Agustín Castilla-Ávila’s “True Love is Not a Flower”
Agustín Castilla-Ávila’s music often sets into motion something that I’ve come to think of as instrumental theater. Two electric guitars are suspended, embracing each other, with the player stimulating the intermeshing strings. That piece is entitled, “Something Like a Hug”.
In “Rondo”, for the Cygnus Ensemble, with violin, viola, guitar, and cello, the players pass the instruments around; each player’s 10,000 hours rub off on the others in a despecialization process.
I want to mention some remarkable harmonies in C-Á’s Hazm setting.
“True Love is Not a Flower” is rare in C-Á’s output in that it is all 12 Equal Divisions of the Octave. He is very often exploring microtones, often 36EDO.
One might reverse engineer the piece—
— set a guitar scordatura – low to high A# - G# - D - G# - B - E
—stake out some piano harmonics and prepared notes that enlarge the guitar’s pitch field.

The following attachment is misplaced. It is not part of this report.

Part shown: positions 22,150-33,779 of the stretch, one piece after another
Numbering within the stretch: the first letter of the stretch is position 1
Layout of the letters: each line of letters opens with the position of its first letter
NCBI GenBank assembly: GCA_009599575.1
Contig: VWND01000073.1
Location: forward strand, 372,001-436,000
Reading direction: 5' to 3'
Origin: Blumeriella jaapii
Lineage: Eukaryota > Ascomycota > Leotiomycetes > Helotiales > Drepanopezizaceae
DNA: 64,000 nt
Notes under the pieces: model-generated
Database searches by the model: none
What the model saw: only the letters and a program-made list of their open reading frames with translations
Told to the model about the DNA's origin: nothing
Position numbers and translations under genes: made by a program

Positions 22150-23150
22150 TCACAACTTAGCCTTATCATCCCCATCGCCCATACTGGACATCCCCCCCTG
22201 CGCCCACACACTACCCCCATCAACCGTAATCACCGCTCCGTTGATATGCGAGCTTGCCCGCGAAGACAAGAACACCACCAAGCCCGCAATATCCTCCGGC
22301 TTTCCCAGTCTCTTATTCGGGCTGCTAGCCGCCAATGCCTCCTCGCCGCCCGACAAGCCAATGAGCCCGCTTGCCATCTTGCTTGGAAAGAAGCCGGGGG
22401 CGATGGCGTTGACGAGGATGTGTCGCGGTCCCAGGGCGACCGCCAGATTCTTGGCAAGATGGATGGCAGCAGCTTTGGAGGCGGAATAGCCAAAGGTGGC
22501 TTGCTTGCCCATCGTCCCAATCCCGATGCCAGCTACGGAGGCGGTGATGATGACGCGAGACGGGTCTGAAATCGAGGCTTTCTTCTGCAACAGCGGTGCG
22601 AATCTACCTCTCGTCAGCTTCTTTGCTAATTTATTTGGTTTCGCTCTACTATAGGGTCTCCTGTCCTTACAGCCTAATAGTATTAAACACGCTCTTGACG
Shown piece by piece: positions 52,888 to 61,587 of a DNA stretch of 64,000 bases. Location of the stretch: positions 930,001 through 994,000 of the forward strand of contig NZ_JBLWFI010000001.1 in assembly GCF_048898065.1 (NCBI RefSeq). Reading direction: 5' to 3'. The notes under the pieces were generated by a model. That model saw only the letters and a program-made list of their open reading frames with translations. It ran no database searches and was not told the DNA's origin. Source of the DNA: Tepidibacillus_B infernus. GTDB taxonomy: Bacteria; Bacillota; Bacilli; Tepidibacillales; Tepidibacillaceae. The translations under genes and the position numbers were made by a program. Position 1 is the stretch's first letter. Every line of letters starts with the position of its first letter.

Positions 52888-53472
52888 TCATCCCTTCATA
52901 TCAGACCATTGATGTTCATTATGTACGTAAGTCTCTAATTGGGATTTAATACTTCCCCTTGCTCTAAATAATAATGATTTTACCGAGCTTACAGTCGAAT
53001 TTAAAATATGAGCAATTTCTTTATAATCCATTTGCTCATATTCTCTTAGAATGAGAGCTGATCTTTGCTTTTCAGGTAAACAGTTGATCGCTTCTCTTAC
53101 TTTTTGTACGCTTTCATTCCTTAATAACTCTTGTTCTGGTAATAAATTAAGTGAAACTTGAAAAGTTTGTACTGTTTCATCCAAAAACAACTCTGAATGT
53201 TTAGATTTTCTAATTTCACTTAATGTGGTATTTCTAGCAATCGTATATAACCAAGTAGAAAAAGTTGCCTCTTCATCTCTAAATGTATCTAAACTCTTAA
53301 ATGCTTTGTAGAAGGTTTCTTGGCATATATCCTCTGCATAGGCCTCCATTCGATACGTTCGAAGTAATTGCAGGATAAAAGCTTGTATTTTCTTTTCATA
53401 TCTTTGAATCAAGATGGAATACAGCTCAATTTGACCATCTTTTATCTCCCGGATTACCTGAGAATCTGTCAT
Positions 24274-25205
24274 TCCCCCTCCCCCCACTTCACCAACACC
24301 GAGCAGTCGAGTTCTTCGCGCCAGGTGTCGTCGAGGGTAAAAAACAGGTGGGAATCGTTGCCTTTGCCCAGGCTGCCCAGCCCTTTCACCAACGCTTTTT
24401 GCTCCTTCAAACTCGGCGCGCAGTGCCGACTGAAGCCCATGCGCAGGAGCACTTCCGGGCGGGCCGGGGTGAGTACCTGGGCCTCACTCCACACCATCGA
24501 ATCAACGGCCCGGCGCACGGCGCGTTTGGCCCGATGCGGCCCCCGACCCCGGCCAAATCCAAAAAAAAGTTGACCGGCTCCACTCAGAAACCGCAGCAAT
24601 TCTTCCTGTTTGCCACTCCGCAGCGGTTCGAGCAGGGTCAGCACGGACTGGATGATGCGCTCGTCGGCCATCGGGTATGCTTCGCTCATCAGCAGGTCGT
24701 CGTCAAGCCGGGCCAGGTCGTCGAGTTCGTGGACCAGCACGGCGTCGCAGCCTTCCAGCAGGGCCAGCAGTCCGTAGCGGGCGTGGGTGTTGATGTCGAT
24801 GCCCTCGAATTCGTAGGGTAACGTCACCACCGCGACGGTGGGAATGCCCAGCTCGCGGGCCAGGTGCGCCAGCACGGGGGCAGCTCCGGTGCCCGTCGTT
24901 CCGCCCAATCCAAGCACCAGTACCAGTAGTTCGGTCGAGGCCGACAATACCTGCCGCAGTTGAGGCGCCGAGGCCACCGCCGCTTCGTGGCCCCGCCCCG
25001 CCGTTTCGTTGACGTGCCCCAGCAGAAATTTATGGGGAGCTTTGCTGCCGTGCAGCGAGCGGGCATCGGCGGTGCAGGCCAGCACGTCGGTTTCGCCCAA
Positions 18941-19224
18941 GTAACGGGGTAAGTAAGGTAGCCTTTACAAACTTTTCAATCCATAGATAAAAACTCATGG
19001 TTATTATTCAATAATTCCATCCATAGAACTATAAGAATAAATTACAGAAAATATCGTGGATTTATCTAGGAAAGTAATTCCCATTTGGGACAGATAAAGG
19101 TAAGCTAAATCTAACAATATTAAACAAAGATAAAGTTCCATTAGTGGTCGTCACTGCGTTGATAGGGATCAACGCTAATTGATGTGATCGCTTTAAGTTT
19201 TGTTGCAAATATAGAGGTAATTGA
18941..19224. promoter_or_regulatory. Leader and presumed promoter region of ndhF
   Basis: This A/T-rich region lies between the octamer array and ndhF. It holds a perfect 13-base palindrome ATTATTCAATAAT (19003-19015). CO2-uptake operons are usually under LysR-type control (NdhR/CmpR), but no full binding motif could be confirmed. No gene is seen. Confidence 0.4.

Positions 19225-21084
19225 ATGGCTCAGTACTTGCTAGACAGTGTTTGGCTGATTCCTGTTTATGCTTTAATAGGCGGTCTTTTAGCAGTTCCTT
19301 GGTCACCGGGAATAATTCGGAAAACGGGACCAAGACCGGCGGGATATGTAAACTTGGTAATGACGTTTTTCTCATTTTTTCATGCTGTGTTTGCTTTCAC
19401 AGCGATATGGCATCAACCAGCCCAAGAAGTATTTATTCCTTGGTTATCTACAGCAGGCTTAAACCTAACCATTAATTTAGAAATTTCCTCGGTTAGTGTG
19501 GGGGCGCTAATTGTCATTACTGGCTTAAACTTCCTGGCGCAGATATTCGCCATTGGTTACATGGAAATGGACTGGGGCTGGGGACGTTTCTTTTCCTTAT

The piece stays close to this scordatura, with piano extensions. The piano enlarges what the guitar establishes. The voice surprises harmonically.
A# - G# - D - G# - B - E
The guitar scordatura stakes out a pitch field. The scordatura is an octotonic subset. It is extended in the voice and instruments narrowly, but precisely so as to create harmonic breaks.
This octotonic subset—
G# A# B C# D
Contends with this whole tone subset—
Ab Bb C D
This is a very dynamic relationship. And even more striking is the [ B A# F# ] in m. 63. I think of [ B A# F# ] is the brightest shiniest three note chord. It pops out – foregrounds, like magenta over grey.
The piece is grounded in the guitar scordatura, with the voice wrestling the pitch field into discrete contending harmonic worlds.
And in addition, there is C-Á’s instrumental theater, especially with the guitar’s imitation of high piano notes.
Harmony is vast, particularly when microtones are involved, and C-Á is very much involved with exploring microtones. Perhaps this is a bit like shortwave radio as a source of wave forms, which are infinite. C-Á culls from the infinite through musical instruments and their limitations.
In the Hazm setting we see how this works very clearly.
William Anderson is a guitarist and composer and an advisor to the Roger Shapiro Fund.